A very common example in my multicultural world stems around food, and which food is acceptable in the workplace. [a whole bunch of examples edited out because I can't write about this with politeness and clarity].

Another, is for children happily bringing home food in their lunches. How is that received by classmates and teachers? Again, I've seen different schools' reactions. My father hasn't, because in our culture, his home food is just food.

Please tell us more!

This is the stuff that as a white person, I'm sure I've done. But I reeeeeeeally am trying to learn and do better and virtually all my learning is online.

Stuff like the food thing is so duh! But I never thought of it before. Because I'm majority culture and apparently have my head up my ass.
+1. 
But I will cop to feeling like fish should not ever be reheated in the work microwave.  No matter what.
My examples included cases where ALL fragrant foods were excluded vs. cases where 'white people' fragrant foods were accepted, but not anyone elses.

Mayday, I'm sorry, but I can't be the one to teach you :). I included a few stories because I do think that this is a very real issue and that parents don't always know what their children's experience are - sometimes I don't even know I've been discriminated against until months or years later, when I finally comprehend someone meant to insult me, or accidentally infringed on my rights. But entering into these discussions online opens me up to people discrediting my experience, or arguing, or my accidentally hurting someone's feelings. None of these are things I have energy for right now. But I'm really happy that you like learning, and I hope you find some great sources.

I referenced a few pieces of literature that help me process my experience in my first post. I'm posting links to people and theories you might find interesting:
https://en.wikipedia.org/wiki/Homi_K._Bhabha
http://www.nourbese.com/poetry/she-tries-her-tongue/ (look for the poem Discourse on Language online)
https://en.wikipedia.org/wiki/Postcolonial_literature
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MudDuck

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Re: How does the color of your skin interact with your frugality?
« Reply #62 on: April 18, 2017, 11:59:26 AM »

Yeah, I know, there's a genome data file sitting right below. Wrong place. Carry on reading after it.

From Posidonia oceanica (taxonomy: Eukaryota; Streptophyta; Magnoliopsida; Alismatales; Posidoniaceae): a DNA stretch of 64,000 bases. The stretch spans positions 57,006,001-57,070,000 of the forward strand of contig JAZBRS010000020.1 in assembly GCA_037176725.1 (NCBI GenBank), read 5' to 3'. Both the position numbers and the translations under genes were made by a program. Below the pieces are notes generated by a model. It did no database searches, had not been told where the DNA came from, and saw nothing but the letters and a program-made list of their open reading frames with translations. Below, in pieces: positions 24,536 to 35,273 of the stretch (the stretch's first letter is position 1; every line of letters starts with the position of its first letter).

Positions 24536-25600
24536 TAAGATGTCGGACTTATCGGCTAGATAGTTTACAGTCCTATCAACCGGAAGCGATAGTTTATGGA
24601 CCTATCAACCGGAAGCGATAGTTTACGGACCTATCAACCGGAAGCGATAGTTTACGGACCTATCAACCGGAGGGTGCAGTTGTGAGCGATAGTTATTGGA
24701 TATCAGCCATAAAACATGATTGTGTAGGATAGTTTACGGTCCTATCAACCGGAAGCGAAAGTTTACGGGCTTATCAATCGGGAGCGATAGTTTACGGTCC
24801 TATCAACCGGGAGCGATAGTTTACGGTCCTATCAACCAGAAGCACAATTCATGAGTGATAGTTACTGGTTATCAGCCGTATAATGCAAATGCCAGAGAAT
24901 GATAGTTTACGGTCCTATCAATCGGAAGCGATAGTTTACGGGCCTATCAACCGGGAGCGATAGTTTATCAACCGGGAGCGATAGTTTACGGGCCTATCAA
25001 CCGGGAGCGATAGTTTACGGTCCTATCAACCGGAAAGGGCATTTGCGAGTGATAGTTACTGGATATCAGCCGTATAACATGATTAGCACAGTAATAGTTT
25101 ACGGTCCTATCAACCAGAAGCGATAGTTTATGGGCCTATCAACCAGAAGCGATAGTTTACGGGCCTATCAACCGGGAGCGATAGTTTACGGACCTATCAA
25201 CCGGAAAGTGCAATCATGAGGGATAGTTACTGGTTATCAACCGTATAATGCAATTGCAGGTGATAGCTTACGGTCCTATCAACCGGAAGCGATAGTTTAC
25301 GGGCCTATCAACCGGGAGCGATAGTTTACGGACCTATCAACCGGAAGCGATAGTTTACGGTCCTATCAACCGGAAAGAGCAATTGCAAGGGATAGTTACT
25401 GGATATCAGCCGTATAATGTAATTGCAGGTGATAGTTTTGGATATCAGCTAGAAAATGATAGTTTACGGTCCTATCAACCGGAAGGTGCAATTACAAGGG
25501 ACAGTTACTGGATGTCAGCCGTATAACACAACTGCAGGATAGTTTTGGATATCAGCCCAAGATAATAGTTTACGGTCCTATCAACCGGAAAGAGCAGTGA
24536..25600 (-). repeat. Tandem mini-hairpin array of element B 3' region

I may be outing myself as a bigot according to some of the above standards, but a large motivation for living in the particular area I do is the racial and cultural diversity of the school district. Yeah- we look at crime stats and standardized tests and such, but we're in the suburbs, so they don't vary wildly. There's a twin suburb right next door with somewhat lower taxes and similar home prices- but it's 90-something% white and I do not want my child to grow up in that kind of neighborhood. Obviously he chooses his own friends, but I think it's valuable to grow up alongside children who look, sound, worship, and eat differently than we do in our family.

So, yeah. I do understand wanting to choose a home based on the other people living there. Sometimes that does include skin color.

okits

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Re: How does the color of your skin interact with your frugality?
« Reply #63 on: April 18, 2017, 01:35:09 PM »
Something I didn't mention in my first post, because it is hard to write out politely, is that my white parent does not think that I was exposed to racism or dealt with racism, exoticism or othering at any of many points in my life, including childhood. He doesn't know that I've dealt with it from his own family, from his friends, from neighbours, because his world is very different.

A very common example in my multicultural world stems around food, and which food is acceptable in the workplace. [a whole bunch of examples edited out because I can't write about this with politeness and clarity].

Another, is for children happily bringing home food in their lunches. How is that received by classmates and teachers? Again, I've seen different schools' reactions. My father hasn't, because in our culture, his home food is just food.

Please tell us more!

This is the stuff that as a white person, I'm sure I've done. But I reeeeeeeally am trying to learn and do better and virtually all my learning is online.

Stuff like the food thing is so duh! But I never thought of it before. Because I'm majority culture and apparently have my head up my ass.

A non-personal example that comes to mind is in the movie My Big Fat Greek Wedding.  As a girl the main character brings home food to school for lunch.  The other kids ask (not in a friendly, curious way) what it is (moussaka) then laugh at her for eating "moose caca".  When the main character is an adult in college she brings a sandwich for lunch and is happy that she now fits in.

In the workplace this might look like complaints that someone has smelled up the whole office by bringing X for lunch.  Not commonly made against anyone bringing a burger and fries back to the office, because fries may be fragrant but are majority-culture food.
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Goldielocks

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Re: How does the color of your skin interact with your frugality?
« Reply #64 on: April 19, 2017, 05:38:47 PM »
A weird thing I've witnessed two recent experiences of:

If a person has a specific heritage reflected in their last name or other "heritage giveaways", and we steward our finances, we're told it's because we're x culture. It makes no sense, because gauging by the MMM forum alone, heaps of different people from all sorts of backgrounds are stewarding their finances. But some people have their heritage pointed to -in a derisive way- as the reason.



Are you referring to people with Scottish last names?

Shane

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Re: How does the color of your skin interact with your frugality?
« Reply #65 on: April 19, 2017, 06:10:25 PM »
In Hawaiian pidgin English the word pake (pronounced pah-kay) means Chinese but is also a synonym for frugal, cheap, tight, miserly...

Growing up in a blue collar, mostly Catholic neighborhood, I remember hearing the word Jew used both as a noun and a verb, i.e. "to jew somebody down," on the price of something he was selling...